Q: What’s your take on the Foxconn suicides?
A: I don’t know details about this. What I know is from the news. But this is a very well-equipped factory. There must be something there beyond manufacturing or salary issues, something cultural maybe. Times change, China changes and the value system may have also changed, and working long hours under very strict management may be very tough for some people. I’m not in a position to speak about this though, because we own a factory as well. We value our employees, we treat them well, we treat them as an asset. It’s really difficult for me to comment on Foxconn.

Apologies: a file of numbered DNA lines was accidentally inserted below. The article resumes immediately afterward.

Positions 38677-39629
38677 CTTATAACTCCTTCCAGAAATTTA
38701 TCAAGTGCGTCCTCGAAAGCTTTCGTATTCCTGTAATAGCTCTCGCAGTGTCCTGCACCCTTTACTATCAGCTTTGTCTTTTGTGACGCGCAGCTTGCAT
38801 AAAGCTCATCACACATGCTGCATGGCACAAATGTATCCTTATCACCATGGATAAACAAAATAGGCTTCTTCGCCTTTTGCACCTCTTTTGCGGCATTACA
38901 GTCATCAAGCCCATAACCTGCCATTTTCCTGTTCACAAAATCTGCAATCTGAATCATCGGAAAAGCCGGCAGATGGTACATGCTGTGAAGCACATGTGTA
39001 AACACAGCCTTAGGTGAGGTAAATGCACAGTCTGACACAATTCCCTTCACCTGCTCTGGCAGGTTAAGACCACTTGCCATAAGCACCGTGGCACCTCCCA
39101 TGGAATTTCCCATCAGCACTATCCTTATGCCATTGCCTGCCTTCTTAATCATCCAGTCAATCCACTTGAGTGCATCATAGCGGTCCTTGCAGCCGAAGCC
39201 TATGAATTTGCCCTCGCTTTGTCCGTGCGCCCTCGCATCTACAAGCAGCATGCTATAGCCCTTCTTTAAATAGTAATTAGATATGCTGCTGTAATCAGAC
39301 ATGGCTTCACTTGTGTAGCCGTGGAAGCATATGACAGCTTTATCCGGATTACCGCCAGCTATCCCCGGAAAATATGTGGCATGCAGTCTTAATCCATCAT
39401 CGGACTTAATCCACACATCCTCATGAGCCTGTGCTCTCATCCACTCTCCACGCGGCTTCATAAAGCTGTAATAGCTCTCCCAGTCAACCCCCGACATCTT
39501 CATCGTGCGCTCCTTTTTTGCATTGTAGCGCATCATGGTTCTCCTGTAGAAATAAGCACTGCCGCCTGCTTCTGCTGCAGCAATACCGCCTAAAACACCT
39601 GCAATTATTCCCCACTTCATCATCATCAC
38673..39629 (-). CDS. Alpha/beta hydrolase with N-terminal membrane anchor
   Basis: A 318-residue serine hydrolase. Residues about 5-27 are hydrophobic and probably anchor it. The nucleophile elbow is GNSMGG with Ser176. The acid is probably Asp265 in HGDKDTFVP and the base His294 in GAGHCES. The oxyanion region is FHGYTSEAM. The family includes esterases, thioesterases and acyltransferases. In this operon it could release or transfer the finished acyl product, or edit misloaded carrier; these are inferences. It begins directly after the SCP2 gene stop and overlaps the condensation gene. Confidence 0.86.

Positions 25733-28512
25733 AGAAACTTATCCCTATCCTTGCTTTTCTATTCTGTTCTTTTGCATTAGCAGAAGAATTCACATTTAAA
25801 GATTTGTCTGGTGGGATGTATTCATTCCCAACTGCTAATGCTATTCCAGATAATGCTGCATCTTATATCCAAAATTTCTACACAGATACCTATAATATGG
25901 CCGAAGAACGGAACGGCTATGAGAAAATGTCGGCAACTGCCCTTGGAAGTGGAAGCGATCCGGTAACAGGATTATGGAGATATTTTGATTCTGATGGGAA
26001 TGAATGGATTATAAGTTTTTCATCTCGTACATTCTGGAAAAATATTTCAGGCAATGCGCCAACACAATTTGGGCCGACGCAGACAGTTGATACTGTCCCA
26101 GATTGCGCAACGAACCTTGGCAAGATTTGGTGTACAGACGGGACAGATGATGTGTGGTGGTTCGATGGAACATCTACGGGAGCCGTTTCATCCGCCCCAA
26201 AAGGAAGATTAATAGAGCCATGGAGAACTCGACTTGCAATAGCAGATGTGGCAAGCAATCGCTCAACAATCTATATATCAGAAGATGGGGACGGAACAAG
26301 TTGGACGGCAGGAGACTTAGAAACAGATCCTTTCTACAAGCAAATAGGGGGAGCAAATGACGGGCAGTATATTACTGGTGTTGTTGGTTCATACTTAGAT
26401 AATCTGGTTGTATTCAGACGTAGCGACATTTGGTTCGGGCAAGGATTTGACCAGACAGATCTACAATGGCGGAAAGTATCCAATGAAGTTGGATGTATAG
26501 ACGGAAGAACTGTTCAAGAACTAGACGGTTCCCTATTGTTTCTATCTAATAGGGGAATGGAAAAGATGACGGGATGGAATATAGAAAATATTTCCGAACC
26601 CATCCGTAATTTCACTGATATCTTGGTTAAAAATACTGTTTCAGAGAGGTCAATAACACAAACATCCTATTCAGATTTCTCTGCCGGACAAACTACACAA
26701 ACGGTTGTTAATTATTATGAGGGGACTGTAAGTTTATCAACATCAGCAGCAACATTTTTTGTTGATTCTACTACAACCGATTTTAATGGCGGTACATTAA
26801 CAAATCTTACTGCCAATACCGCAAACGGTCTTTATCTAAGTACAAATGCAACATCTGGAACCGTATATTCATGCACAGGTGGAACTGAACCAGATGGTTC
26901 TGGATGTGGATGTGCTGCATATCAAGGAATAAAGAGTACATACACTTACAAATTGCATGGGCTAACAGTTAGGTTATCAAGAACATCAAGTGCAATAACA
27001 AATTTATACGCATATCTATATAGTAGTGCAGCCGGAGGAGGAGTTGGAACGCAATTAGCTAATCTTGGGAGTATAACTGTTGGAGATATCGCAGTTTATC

Q: Will you list your stock in the U.S.?
A: We’ve thought about it. But we need to think more about timing. These days, I’m spending most of my time thinking about products. Perhaps with some investment bank help, we can do that.
And that’s a wrap.
A note about our coverage: This liveblog is not an official transcript of the conversation that occurred onstage. Rather, it is a compilation of quotes, paraphrased statements and ad-lib observations written and posted to the Web as quickly as possible. It is not intended as a transcript and should not be interpreted as one.